Clinical probing is regarded as an important and reliable diagnostic parameter in the continuous monitoring of both periodontal and peri-implant tissues as stated by Niklaus et al.[18] As peri-implant tissue are more sensitive around implant according to Mombelli et al.,[19] so less force is applied during peri-implant probing (0.2–0.3N). On intergroup comparison, the mean difference of the probing depth [Table 1] between Group I and Group II showed that Group I had slightly higher PD than Group II during 1st to 3rd month and 3rd to 6th month period. This could be explained according to the reason mentioned by Mensdorff-Pouilly et al.[20] who reported a tendency of primary Group I to form deeper gingival pockets than the Group II and attributed this to the fact that Group I was marked by occasional losses of attached gingiva. The decrease in the PD till 6th-month follow-up noted in Group II is in agreement with the findings of Abou-Zeid (2014).[21] However, the results were statistically nonsignificant for the both the groups, which was in accordance with the study of Pellicer-Chover et al.[22] who found that PD slightly increase in both groups after loading with nonsignificant differences observed at any of the time points. Pal et al.[1] and Gökçen-Röhlig et al.[23] also found nonsignificant difference (P > 0.05) in mean PD between immediate and delayed group. According to the findings of Ricci et al.,[24] the mean PD was >5 mm in 4.5% of cases, and the survival rate of implants was 100%. In our study, the PD was <3 mm for both groups with 100% survival rate.

Radiographic interpretation of alveolar bone loss has proven to be one of the most valuable means to clarify implant success as stated by Dahlin et al. (1995).[25] On intergroup comparison, the mean difference of the crestal bone loss [Table 2] between Group I and Group II showed that Group II had slightly higher crestal bone loss than Group I during 1st to 3rd month and 3rd to 6th month period. Moreover, this difference was found statistically nonsignificant. The reason for less bone loss in Group I could be due to implant placement in fresh extraction socket, so that the risk of alveolar bone resorption after tooth extraction could be reduced, and the gingival and crestal bone architecture are better maintained. And this was in accordance with the study done by Bilhan et al,[26] in which more bone loss is seen in delayed group due to disuse atrophy. The bone loss was present more in Group II as compared to Group I because the bone defects created in Group I were filled with autogenous bone chips harvested from the surroundings. This was in accordance with the study of Kumar et al.[27] who found less bone loss in implants placed immediately. Tabrizi et al.[28] found similar results as our study, on comparison of bone loss in both groups. They demonstrated that the amount of bone loss is more in Group II than Group I with a significant difference (P > 0.05) observed in Group II. Heinemann et al.[29],[30] on the other hand concluded that there was nonsignificant difference between Group I and Group II in approximal bone level change during 1st year which was in contrast with our study. Strid [31] reported that bone-implant interface decreases during the 1st month following surgical insertion of implants in cases of delayed implantation which supports our study. Sunitha et al.[32] have shown that flap elevation which is required in delayed protocol can lead to increased crestal bone loss during the healing period.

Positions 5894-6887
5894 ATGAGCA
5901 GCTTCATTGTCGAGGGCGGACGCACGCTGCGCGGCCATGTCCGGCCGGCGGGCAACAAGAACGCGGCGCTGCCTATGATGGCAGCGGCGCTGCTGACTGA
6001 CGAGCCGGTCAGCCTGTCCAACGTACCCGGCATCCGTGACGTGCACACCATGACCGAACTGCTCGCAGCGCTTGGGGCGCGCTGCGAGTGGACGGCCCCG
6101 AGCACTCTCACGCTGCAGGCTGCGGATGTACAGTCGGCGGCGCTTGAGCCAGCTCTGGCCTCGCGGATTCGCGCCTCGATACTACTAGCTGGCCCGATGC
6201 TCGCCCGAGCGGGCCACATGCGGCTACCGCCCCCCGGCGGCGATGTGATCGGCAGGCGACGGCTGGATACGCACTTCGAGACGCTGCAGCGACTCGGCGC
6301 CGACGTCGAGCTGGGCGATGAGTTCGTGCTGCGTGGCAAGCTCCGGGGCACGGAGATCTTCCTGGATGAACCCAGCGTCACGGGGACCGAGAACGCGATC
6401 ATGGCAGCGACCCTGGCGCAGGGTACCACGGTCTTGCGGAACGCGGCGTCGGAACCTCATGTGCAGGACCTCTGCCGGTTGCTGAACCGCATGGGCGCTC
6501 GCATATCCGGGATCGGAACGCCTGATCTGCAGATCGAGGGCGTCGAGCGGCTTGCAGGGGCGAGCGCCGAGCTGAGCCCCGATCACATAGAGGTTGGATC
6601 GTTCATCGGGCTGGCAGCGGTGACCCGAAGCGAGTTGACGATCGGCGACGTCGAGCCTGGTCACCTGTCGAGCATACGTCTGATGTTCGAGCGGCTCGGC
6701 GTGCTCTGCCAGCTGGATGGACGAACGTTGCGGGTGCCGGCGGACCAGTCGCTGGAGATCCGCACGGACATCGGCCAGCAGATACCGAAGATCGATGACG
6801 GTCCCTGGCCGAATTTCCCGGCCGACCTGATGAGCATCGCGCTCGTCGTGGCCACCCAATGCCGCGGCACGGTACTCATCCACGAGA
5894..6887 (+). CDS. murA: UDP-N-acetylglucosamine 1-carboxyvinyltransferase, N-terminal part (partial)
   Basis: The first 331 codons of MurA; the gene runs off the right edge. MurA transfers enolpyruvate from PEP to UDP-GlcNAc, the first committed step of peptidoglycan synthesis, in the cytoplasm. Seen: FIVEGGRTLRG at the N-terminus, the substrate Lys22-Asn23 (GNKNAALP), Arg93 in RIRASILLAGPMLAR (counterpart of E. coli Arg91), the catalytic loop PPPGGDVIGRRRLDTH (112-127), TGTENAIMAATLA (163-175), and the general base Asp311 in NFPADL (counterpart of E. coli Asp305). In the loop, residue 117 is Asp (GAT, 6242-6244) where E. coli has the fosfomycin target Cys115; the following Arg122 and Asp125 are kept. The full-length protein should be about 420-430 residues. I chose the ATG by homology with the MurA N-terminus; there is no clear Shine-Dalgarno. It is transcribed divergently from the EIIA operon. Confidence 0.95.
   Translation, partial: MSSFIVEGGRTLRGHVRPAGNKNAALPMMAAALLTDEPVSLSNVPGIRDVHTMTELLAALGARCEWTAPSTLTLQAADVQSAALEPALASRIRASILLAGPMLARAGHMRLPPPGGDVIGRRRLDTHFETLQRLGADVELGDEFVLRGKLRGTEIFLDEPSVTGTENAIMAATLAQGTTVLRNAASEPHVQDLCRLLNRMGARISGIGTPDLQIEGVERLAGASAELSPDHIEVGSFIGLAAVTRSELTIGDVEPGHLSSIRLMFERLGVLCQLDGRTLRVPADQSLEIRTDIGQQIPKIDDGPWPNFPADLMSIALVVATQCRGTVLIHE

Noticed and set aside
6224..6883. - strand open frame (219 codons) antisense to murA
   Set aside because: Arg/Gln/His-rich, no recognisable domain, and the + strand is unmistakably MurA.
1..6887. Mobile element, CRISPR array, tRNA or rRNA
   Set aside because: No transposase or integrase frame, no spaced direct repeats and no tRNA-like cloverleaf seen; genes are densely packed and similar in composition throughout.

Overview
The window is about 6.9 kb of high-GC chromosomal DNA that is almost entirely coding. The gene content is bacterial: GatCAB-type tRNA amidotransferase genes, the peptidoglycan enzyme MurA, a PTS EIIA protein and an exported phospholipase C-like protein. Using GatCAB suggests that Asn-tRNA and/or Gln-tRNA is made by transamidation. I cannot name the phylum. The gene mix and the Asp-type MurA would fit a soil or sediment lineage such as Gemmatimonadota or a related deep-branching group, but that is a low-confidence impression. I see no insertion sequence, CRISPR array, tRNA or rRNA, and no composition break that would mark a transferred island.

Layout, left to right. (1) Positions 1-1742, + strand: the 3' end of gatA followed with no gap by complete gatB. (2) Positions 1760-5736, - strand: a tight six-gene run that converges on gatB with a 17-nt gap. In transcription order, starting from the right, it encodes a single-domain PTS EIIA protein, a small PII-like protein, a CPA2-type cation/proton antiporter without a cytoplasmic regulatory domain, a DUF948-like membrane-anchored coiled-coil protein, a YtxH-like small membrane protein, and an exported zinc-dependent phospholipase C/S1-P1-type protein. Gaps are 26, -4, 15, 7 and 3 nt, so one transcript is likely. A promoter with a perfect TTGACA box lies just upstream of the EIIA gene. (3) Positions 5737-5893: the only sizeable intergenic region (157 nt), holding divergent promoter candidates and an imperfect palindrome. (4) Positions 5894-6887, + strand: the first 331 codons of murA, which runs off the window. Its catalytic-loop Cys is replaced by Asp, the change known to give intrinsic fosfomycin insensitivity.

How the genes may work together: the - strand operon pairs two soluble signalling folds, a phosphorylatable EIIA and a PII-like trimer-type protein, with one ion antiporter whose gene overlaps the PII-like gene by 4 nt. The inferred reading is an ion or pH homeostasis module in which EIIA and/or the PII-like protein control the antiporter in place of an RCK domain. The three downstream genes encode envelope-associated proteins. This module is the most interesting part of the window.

The literature is substantial in support of site preparation for implant therapy, not just in the esthetic zone but throughout the mouth. Clinicians have long known the benefit of preserving the ridge at the time of extraction to reduce the resorptive process and in many cases to avoid an additional surgical procedure to augment a deficient ridge. Dahlin et al.[25] showed that peri-implant dehiscence or any other related bone defect associated with implant placement at healed extraction sites and covered with a mucoperiosteal flap alone did not heal with bone. In the delayed group, grafting was carried out for ethical reasons just after implant placement in cases of dehiscence defects.

When different graft materials are used with or without membrane, it is concluded that biomaterial such as hydroxyapatite when used along with placement promote better healing as given by Wilson et al.[33] In the present study, we have used alloplast (Biograft-HT) in both groups whenever needed, and it has shown good results. This is in accordance with the study done by Viswambaran et al.,[34] Wagenberg and Froum,[35] and Gangar et al.[36] who have also used different types of alloplasts.

The present results also meet the success criteria for implant treatment proposed in the consensus report of the 1st European Workshop on Periodontology: “The criteria of success include average bone loss of <1.5 mm during the 1st year after insertion of the prostheses.” This loss of crestal bone could be attributed to the fact that whenever bone is stripped of its periosteum, its nutrition is affected, which could result in some amount of resorption of the crestal bone. This loss of crestal bone during the 1st year after placement of the implant could also be attributed to the process of wound healing at the bone-implant interface Raja Sunith.


  Conclusion Top


Within limitations of this study, it can be concluded that there was significant crestal bone loss in Group II (delayed implantation) at both mesial and distal surface during 3rd to 6th month's observation period. Furthermore, a continuous bone resorption was observed over the time in both the groups. Due to small sample size, short duration, and two-dimensional radiographical assessment of crestal bone loss during follow-up in the study, long-term survival of two-piece implants in both the groups cannot be determined; so, further studies are required to be done.

Financial support and sponsorship

Nil.

Conflicts of interest

There are no conflicts of interest.



 
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33.